Lavender panna cotta with raspberries

Lavender panna cotta with raspberries

For the first time this summer I am hoping to be able to make this dessert with totally homegrown fruit and flowers as long as my lavender bounces back after the frosts, snow and ice of our winter. One of the best uses I've found for flower sugars is in creamy desserts such as this panna cotta. Use your flavoured sugar to flavour custard and other creamy desserts such as crème brulee

Serves: 6. Prepare: 15 mins. Chilling: at least 3 hrs or overnight

  • 300ml double cream
  • 300ml full cream milk
  • 50g lavender sugar (see below)
  • 2 sheets gelatine or 2 tsp powdered gelatine
  • 450g fresh raspberries, washed

To make flower sugar: (make a week before you want to use it)

  • 300g golden caster sugar
  • 10-12 tbsp chopped flower petals (rose petals/lavender heads/marigold heads)
  1. Line six ramekins with cling film and place on a tray.
  2. Heat the cream and milk together with the lavender sugar in a pan until just reaching simmering point. Remove from the heat.
  3. If using sheet gelatine place in a bowl of cold water and leave to soak for 5 minutes. Squeeze out the water and stir into the warmed cream mixture until melted. For powdered gelatine, sprinkle the gelatine over two tablespoons of water in a ramekin and leave until it becomes spongy.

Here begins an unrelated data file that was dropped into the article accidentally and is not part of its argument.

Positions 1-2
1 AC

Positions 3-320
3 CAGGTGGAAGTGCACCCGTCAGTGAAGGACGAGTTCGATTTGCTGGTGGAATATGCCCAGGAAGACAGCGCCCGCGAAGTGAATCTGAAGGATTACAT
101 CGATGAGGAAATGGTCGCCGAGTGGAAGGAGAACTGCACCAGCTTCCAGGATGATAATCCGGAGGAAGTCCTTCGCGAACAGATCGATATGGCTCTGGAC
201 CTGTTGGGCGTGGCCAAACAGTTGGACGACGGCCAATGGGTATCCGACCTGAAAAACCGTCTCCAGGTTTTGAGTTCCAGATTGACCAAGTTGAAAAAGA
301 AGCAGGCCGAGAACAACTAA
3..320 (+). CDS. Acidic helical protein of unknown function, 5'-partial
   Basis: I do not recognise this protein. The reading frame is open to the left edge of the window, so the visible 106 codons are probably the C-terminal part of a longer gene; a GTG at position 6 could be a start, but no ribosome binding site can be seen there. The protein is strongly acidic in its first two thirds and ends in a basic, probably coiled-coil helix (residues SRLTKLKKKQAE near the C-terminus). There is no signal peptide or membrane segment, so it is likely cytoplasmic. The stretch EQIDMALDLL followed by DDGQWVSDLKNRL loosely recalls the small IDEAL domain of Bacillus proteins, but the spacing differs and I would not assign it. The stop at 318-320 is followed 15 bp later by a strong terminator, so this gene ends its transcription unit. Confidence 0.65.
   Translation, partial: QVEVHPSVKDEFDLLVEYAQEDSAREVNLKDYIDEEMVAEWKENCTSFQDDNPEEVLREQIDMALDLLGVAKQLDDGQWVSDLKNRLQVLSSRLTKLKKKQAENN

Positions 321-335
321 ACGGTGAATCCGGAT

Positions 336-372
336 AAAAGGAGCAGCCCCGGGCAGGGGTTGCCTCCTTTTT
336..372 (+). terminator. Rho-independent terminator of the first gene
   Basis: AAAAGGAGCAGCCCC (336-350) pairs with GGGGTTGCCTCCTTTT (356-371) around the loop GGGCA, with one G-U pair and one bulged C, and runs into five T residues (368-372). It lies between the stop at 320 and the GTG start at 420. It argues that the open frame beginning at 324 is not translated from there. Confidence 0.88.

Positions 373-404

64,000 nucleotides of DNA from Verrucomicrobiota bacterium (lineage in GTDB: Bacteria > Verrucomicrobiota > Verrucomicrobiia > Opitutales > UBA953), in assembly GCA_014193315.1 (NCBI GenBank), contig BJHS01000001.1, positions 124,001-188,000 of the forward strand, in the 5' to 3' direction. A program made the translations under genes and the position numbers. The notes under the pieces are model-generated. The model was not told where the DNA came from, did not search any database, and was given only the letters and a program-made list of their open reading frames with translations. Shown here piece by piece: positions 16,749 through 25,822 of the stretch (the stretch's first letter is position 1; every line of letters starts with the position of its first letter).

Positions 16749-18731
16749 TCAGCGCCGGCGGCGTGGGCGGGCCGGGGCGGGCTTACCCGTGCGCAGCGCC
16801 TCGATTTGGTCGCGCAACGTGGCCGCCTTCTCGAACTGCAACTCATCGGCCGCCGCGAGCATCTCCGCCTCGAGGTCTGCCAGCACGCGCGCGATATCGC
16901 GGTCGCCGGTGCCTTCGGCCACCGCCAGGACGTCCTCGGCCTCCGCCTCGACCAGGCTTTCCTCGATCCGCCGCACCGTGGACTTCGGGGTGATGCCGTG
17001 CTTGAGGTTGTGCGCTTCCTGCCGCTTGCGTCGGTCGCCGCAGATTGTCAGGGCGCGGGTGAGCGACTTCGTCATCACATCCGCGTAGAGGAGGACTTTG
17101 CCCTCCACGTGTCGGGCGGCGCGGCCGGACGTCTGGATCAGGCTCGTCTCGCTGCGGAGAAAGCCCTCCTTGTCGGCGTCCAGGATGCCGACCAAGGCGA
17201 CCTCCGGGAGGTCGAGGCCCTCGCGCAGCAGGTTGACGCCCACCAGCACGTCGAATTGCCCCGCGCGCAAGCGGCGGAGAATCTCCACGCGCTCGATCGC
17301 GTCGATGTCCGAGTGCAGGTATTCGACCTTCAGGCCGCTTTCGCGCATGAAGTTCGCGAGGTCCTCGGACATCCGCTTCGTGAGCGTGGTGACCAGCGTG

4. Sit the ramekin in a pan of simmering water and melt very gently. Stir into the warmed cream
  5. Pour the mixture into the lined ramekins, leave to cool then transfer to the fridge to chill. Leave for at least 3 hours until set or overnight
  6. Just before serving turn the panna cotta out onto individual serving plates and serve with the raspberries. You can decorate with sugared lavender flowers if desired.
  7. >For sugared flowers, pick clean, perfect flower heads or petals. Dip into lightly whisked egg white and then into caster sugar to lightly coat. Leave on sheets of baking parchment to dry.

To make flower sugar:

  1. Process or blend the sugar with the flower heads until broken into tiny pieces.
  2. Tip into an airtight jar and seal.
  3. Store in a cool dark place for a week before using.
  4. You can sieve the flower pieces out if you want. I like to leave them in for colour and texture but it's up to you whether you mind spitting out small pieces of flowers!
  • recipes Mary Gwyn
  • pictures David Merewether